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Depending on who you talk to, the term e-Patient stands for "electronic patient" or "empowered patient" — or both.
The first of those definitions is in the same vein as "e-mail," "e-book," and other common things that have migrated from the physical world to the World Wide Web. The second definition has blossomed out of a growing movement among patients whose mission is to take a more active role in the management of their own health.
And really, both definitions are accurate for the same reason — the Internet. As health information has migrated from medical encyclopedias to cyberspace, a wealth of data regarding symptoms, treatments, risk factors, medications, and more is now at the fingertips of any patient curious enough to seek it out. As a result, patients are using this readily available information to become better advocates of their own health. Thus, empowered patients are taking a more engaged role in their personal health and in the way they receive healthcare. The doctor-patient relationship is becoming a collaborative effort. And many believe this is a very good thing for the entire healthcare system.
Many healthcare providers are offering a bank of online services — e-patient services — to foster this doctor-patient collaboration and give e-patients the proper tools to manage their healthcare. After registering and receiving a secure password, patients can access these services through a "patient portal," usually a Web page that acts a hub for the online tools. Services vary among vendors and healthcare providers, but generally, patient portals allow patients to do a number of the following things online:
Schedule/Change Appointments: Much like booking a flight or a hotel room, patients are allowed to view a calendar and see which days and time slots are available. Paperwork can be filled out online and ahead of time, making the visit much quicker and more convenient.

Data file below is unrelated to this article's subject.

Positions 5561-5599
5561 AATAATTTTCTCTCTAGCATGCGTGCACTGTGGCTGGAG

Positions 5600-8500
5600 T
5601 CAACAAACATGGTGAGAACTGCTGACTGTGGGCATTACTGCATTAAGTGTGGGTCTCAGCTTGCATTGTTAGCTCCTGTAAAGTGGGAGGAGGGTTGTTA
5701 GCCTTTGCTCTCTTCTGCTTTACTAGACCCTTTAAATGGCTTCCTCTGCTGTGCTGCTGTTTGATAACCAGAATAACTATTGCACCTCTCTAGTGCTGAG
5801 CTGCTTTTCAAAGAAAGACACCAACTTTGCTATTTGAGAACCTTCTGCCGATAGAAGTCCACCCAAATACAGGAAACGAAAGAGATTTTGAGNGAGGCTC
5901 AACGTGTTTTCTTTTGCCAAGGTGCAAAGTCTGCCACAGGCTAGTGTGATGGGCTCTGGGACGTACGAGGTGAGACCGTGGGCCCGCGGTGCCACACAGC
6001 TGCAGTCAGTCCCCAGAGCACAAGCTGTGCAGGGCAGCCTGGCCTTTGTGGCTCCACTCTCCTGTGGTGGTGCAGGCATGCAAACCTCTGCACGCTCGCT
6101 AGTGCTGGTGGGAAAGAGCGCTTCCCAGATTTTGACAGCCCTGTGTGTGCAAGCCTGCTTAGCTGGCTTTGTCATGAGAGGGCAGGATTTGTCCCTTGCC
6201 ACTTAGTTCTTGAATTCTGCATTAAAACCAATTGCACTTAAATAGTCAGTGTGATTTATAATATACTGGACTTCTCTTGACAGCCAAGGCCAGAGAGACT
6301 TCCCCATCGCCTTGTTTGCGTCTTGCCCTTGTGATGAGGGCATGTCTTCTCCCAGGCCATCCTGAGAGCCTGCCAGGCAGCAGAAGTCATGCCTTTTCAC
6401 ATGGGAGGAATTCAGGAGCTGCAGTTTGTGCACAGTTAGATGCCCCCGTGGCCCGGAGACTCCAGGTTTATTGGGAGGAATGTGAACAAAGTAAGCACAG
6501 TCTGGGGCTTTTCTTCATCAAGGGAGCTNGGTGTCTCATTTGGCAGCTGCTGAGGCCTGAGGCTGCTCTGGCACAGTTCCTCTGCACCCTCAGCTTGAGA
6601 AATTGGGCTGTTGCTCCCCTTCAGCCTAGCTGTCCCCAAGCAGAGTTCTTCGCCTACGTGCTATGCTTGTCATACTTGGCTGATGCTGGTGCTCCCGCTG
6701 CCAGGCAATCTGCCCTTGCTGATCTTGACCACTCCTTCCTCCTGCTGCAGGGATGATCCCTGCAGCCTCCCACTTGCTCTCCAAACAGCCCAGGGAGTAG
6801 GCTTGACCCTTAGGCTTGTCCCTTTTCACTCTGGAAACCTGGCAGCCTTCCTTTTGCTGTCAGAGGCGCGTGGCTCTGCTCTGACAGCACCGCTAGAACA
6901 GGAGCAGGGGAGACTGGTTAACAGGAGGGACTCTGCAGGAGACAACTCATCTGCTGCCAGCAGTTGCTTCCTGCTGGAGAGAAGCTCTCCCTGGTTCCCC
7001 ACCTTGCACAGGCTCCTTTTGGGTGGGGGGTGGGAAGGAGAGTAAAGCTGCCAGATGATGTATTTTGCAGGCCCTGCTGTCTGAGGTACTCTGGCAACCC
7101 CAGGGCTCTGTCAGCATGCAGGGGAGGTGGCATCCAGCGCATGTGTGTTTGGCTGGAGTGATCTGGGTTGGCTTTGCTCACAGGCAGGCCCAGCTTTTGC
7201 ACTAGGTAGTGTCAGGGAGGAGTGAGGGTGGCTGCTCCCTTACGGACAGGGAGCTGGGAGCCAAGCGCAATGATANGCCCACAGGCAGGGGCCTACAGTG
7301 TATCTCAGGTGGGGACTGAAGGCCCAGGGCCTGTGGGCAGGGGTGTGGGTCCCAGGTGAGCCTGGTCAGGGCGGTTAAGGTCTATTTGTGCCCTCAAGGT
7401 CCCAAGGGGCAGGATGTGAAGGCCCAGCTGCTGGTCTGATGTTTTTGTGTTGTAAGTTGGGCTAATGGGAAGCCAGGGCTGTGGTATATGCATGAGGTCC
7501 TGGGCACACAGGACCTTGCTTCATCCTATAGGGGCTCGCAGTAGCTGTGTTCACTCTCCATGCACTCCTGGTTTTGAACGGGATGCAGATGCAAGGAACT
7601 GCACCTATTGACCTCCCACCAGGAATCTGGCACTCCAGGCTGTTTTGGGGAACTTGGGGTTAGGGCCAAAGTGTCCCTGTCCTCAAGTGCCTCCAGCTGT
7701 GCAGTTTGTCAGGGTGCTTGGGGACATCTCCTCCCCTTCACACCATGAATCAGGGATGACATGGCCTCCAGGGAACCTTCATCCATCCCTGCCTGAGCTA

Manage Personal Profile: Patients are able to update and edit their personal profile information, which can include insurance and financial information.
Pay Bills: Patients can manage their account, pay bills, and review their billing and expense history.
Renew Prescriptions: Many providers offer an easy tool to track and renew prescriptions. This service often provides helpful information on what each medication is for and can communicate directly with pharmacies on the patient's behalf.
Health Reminders: Through this service, healthcare providers can use a calendar system to send patients important reminders about upcoming tests and appointments and can be personalized for the patient's age and medical history. This is especially useful for patients with certain conditions that require frequent tests and check-ups.
Access Lab and Test Results: Instead of scheduling another in-office appointment to review test results, patients can view them online and discuss them with their doctor, as needed, via the phone. The patient portal keeps a timeline of these results for the patient (and doctors) to review at anytime.
Review Medical History: The personal health record (also called electronic health record in certain instances) is a historical documentation of the total health of a patient – a complete medical history. The information gathered and managed via these e-patient services become a part of a patient's personal health record, and patients can access and manage this record via the patient portal. That information can be helpful if a patient has multiple specialists, more than one doctor, or ever has to change doctors.
Communicate with Doctors: Through secure patient messaging (essentially secure e-mail), patients can ask their doctor questions and gain helpful information without having to schedule an in-office appointment.
Visit the Doctor Online: Although this service is not as common as the others, there are some providers that offer the ability to visit the doctor through video consultation. Mostly utilized for addressing minor concerns, such as a cold or a follow-up appointment, the virtual doctor visit has been getting good reviews from both doctors and patients as a way to save time, resources, and money on both ends.
Convenience and cost savings are the obvious benefits of these services. Being able to ask a doctor a question without scheduling appointment (which is how it usually happens) saves the patient and the doctor time. Not having to pay for an appointment saves the patient and the insurance company money and eases some of the burden on the system. The same benefits apply to renewing prescriptions, filling out paperwork before a visit, and making appointments online. These all save time for the patient and provider and also lower administrative costs for the provider.
Arguably the most important benefit of the patient portal and e-patient services is that they can lead to better overall care for patients and better overall health for a population. The ability to track and accumulate the medical history of a patient in one robust record and the ability to share that information among a team of caregivers in different locations and fields of medicine should lead to fewer errors, better patient care, and a more efficient healthcare system.
Written by: Ryan Wallace
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